There were the devout Bible students executed in a Charleston church and the two young women shot from behind while enjoying a silly sex comedy in a Louisiana theater and the 1,433 everyday, anonymous, quickly forgotten gun deaths during the weeks in between. There were the dog-days headlines from cities about murder tallies usually not seen until year’s end. Summers have traditionally been the high season for gun violence in the United States. But the summer of 2015 felt especially bloody, even before a gunman gave this country a killing designed to go viral, the attack timed to interrupt a live broadcast.
The total numbers, the numbers that matter, are these. Between the start of Memorial Day Weekend and the end of the Labor Day holiday, an estimated 4,080 people were killed by guns in America. Another 9,032 were wounded. That’s according to preliminary data from the Gun Violence Archive, which tracks incidents of gun violence through media reports and police blotters. (An earlier version of this post, published on Friday, September 4 and based on data through August 28, showed rolling tallies of more than 3,700 dead and nearly 8,200 injured.) The totals amount to 257 more people killed and 1,424 more wounded than during last summer, which because of the way the starting and ending holiday weekends fell on the calendar was one week shorter than the summer of 2015.
Statistically, then, this summer’s increase in firearms casualties has not been huge. What has seemed potentially significant is the effect on perceptions. David Chipman, a former ATF agent, believes that “people have been blown out of their detachment and denial.” If there is a lasting shift (and time will certainly test his assertion), it will owe in part to the way the summer of 2015 mixed together horrors too-familiar and new: Innocent churchgoers standing in for innocent school kids, a Tennessee Naval Reserve facility instead of a Texas army base, a movie theater shooting sequel, a workplace rampage that in a depraved twist was documented with not one but two cameras. Americans may have come to expect an Aurora or Newtown or Fort Hood on a semi-annual basis, but there yet remain varieties of brutality for which we aren’t prepared, have not already pre-processed.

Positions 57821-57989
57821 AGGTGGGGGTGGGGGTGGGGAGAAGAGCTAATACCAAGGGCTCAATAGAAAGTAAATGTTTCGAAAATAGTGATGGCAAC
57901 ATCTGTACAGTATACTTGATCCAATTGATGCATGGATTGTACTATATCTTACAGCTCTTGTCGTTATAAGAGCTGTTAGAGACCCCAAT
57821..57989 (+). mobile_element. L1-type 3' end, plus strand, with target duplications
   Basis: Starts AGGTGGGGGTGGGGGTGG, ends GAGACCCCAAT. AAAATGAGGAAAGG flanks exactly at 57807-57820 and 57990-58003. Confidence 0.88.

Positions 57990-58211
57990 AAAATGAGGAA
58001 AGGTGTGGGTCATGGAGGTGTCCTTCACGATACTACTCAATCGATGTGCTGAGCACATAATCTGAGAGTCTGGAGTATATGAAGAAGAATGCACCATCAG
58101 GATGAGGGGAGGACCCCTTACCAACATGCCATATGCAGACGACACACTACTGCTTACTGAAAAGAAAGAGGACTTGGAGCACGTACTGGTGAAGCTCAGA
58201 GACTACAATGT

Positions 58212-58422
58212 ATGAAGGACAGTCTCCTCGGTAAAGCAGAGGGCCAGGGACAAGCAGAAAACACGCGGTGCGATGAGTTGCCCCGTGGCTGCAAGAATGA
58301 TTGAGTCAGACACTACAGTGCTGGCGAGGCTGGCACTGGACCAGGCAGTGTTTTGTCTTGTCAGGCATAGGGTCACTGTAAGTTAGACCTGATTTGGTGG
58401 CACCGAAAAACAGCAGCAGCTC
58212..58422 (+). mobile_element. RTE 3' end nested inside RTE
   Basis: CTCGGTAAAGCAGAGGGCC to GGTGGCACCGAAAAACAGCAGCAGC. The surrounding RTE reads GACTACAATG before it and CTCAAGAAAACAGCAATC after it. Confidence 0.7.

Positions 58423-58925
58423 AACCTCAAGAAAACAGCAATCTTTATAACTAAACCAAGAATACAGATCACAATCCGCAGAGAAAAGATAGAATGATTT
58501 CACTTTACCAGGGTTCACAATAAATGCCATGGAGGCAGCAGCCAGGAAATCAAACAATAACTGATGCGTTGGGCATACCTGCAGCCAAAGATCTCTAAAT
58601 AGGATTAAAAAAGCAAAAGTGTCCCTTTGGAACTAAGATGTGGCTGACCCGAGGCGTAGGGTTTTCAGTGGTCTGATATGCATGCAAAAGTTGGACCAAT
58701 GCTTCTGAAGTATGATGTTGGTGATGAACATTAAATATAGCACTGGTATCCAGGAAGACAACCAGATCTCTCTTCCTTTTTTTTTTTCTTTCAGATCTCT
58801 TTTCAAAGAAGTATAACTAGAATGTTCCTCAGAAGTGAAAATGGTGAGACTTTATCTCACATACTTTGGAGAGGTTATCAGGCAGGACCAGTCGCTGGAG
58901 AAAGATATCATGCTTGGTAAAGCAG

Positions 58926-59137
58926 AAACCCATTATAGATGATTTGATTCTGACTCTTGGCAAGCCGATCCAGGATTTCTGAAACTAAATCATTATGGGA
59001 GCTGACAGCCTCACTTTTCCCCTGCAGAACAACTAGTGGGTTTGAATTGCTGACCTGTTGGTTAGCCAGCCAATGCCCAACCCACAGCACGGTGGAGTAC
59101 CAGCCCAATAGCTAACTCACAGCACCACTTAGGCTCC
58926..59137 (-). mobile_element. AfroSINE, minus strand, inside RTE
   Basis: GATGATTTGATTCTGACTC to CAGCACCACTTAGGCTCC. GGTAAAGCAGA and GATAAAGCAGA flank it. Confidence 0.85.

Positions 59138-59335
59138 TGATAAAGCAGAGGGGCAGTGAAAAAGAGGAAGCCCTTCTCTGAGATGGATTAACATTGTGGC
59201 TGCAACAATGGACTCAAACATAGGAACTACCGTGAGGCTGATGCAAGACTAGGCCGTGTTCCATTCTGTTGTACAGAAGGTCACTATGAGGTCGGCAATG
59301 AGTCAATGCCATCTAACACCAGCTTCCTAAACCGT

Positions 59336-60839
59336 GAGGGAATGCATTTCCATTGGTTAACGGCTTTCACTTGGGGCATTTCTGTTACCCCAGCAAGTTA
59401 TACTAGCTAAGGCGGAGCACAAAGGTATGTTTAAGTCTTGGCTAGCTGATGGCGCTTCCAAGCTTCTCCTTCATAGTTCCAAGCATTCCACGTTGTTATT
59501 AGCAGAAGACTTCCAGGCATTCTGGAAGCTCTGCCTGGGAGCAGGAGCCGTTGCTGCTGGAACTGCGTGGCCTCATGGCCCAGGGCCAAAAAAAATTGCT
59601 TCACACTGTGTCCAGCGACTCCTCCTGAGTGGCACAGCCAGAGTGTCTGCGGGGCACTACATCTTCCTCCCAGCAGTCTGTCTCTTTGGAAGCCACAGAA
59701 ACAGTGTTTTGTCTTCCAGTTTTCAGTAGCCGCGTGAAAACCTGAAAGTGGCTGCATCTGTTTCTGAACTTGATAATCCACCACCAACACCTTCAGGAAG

There are of course other ways to view the 2015 shootings that have made the most-read and most-watched lists. For example: As the product of racism, pure and simple, or a “mental health problem,” or the perils of gun-free zones. Dylann Roof, John Houser, Mohammad Abdulazeez, and Vester Flanagan were all able to buy guns through licensed dealers — never mind that Roof’s purchase only went through because of a loophole in the law and “cascade” of clerical errors, nor that the other shooters all exhibited warning signs that might have disqualified them from gun possession under a background check system better designed to account for the role of substance abuse and anger management in violent crime. If you believe America already has all (or more than) the gun regulation it needs, then for you those four shootings fit neatly into a standing argument against reform.
“People have been blown out of their detachment and denial,” says a former ATF agent. Time will test his theory.
And so this summer may also go down as a reminder of the downside of the public tendency to fixate on mass shootings while ignoring other types of gun violence. The fact that only two of the past three months’ high-profile killings even qualify under the most widely used definition — four or more people shot dead, a public setting, a lack of gang or other criminal context — also gave fresh fodder to a group of activists who have been pushing for an updated criteria. To the pseudonymous record-keepers behind the crowd-sourced Mass Shooting Tracker, “a shooting is a shooting,” and a mass shooting is any that produces four or more victims, whether deceased or wounded. Using that standard, the numbers — and it’s the numbers, remember, that matter — are these: more than 125 incidents since Memorial Day, or more than one every 24 hours. In the aggregate, those shootings left 58 people killed and another 571 injured. In a single incident in Fort Worth, Texas, six people were sprayed with bullets, and the counts climb from there. Seven shot at a party outside Cincinnati in Madisonville, Ohio. Eight in Modesto, California. Nine in the Brooklyn neighborhood of East New York.